Australia cruising ban: P&O's Pacific Explorer becomes first ship to enter Sydney Harbour for two years

The first international cruise ship arrived in Sydney on Monday morning, one day after the Australian government's ban on cruising lifted.

P&O's Pacific Explorer entered Sydney Harbour at 9.30am, arriving at the Overseas Passenger Terminal at Circular Quay about 10.30am.

The cruise liner's arrival was met with a maritime hero's welcome, with three water cannon tugs escorting the ship through the harbour and sending up huge ribbons of waters to salute Pacific Explorer's arrival. There were 250 crew on board but no passengers. 

Another 600 crew will join the ship before its first passenger cruise on May 31, a four-night round trip from Sydney to Brisbane.

It will be followed by Ponant's Le Laperouse at the end of the month, with operations recommencing on April 28 for a Darwin to Broome sailing in time for the crucial Kimberley season.

President of Carnival Australia and P&O Cruises Marguerite Fitzgerald described the sight of the Pacific Explorer sailing into the harbour as "an emotional moment for our employees, many thousands of guests and our numerous cruise suppliers, travel agents and entertainers."

"There could be no better way to welcome Pacific Explorer home than to have the harbour's tugs out in force to greet her. It doesn't get more Sydney than that," said Fitzgerald.

Video: Watch Pacific Explorer's arrival in Sydney


"It was my singular mission to make sure that we were the first cruise line back," she said. "We are the Australian cruise line, we're also the only cruise line that has Australian operations and so that means that it's important for us to be the first back, because we are able to work through the various protocols locally to make sure the ships are ready to come back in six weeks when we take our first guests on board."

NSW Tourism Minister Stuart Ayres said the cruise industry is a significant contributor to the NSW economy, an important part of the nation's tourism industry and a major employer.

"Not only is this announcement important to industry and their passengers, cruising supports our tourism operators, hospitality industry and all those local suppliers who help with the enormous task of re-supplying ships," he said.

Sydney couple Dannielle Morgan and Joshua Hendriks were among the welcome brigade for the ship. They won a contest prior to the pandemic including a free cruise on the Pacific Explorer, but the pair also have a personal connection to the ship.

"We got engaged on the Explorer in Februrary 2019, so I would probably say that's our happy place," said Morgan. "We are currently going to go on the first cruise out of Sydney, and that will be just after we're married, so we'll be on our honeymoon, and no doubt we'll definitely book more cruises in the near future.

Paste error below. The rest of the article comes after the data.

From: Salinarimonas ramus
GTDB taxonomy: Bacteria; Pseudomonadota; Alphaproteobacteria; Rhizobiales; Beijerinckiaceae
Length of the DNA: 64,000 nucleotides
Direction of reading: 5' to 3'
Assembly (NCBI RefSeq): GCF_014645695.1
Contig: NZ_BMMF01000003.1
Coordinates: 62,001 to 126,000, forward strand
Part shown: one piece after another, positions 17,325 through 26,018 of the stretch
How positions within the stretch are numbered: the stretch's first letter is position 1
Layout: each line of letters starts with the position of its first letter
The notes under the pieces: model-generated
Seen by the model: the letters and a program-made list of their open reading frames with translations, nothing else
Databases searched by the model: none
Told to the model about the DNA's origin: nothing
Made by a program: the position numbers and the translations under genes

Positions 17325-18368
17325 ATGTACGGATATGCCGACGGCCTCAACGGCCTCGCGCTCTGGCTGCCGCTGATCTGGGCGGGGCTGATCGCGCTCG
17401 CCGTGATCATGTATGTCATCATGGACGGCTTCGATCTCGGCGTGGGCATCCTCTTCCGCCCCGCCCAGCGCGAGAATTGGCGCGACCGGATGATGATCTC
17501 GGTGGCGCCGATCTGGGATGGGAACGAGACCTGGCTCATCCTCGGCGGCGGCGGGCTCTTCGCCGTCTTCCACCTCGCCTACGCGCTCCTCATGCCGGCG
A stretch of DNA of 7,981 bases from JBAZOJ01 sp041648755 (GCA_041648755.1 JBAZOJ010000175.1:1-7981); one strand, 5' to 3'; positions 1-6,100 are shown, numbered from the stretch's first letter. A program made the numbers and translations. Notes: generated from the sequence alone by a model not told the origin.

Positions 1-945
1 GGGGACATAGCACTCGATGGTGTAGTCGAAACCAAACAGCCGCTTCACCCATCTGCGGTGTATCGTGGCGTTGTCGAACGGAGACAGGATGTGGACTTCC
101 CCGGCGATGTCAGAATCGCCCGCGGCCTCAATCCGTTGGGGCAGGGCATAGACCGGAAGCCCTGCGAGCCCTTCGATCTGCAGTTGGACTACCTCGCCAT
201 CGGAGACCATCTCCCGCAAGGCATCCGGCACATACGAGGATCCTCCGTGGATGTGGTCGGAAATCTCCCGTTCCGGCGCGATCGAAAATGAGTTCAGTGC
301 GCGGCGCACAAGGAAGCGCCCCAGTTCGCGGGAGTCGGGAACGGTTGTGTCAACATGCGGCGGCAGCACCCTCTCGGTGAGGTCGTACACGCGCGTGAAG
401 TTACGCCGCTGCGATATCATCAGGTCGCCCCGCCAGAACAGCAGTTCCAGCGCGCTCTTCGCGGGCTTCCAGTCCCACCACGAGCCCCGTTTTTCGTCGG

"I'm excited, like we haven't had a holiday since our last cruise in 2019 so it's basically that extra holiday we didn't actually think we were actually going to get so soon."

The ban on international cruise vessels from entering Australia began in March 2020, in the wake of a major COVID-19 outbreak on board the Ruby Princess, where authorities allowed thousands of passengers to disembark before going through COVID-19 checks.

Joel Katz, Cruise Lines International Association (CLIA) managing director Australasia, said extensive new health protocols would allow a staggered restart of cruising.

"More than a million Australians took an ocean cruise every year before the pandemic and we now have an opportunity to return to sailing and revive an industry that was worth more than $5 billion annually to the Australian economy," said Katz.

"The end of the cruise suspension is huge landmark and will be celebrated by many thousands of Australians whose livelihoods depend on cruising."

Among the new protocols to mitigate the risk of COVID-19 is ensuring all guests over the age of 12 are fully vaccinated, requiring passengers and crew to produce a negative COVID-19 test prior to boarding, and implementing special COVID-19 protocols for on-shore excursions, with particular consideration of the needs of regional communities.

Cruise operators will also provide a range of enhanced on board health measures to reduce the risk of transmission of the virus, including new, enhanced cleaning protocols and social distancing.

The demand for cruising in the wake of the ban lift is high, according to cruise suppliers, who have been busy rehiring leading up to the restart.

Dan Russell, general manager of travel agency Clean Cruising, said bookings have surged dramatically since the government announced an end to the ban.

"I can confirm we have been steadily busy every day since the cruise resumption was announced and we are actively seeking up to five cruise consultants and a consultant support role to keep up with the current demand," said Mr Russell.

"It is the best thing to be creating jobs again. For the first time in two years, we can forecast income that we know won't be cancelled, which lets us finally do some proper business planning."

See also: Cruising ban ends: Which ships are coming back to Australia

See also: Unfinished world's biggest cruise ship up for sale after bankruptcy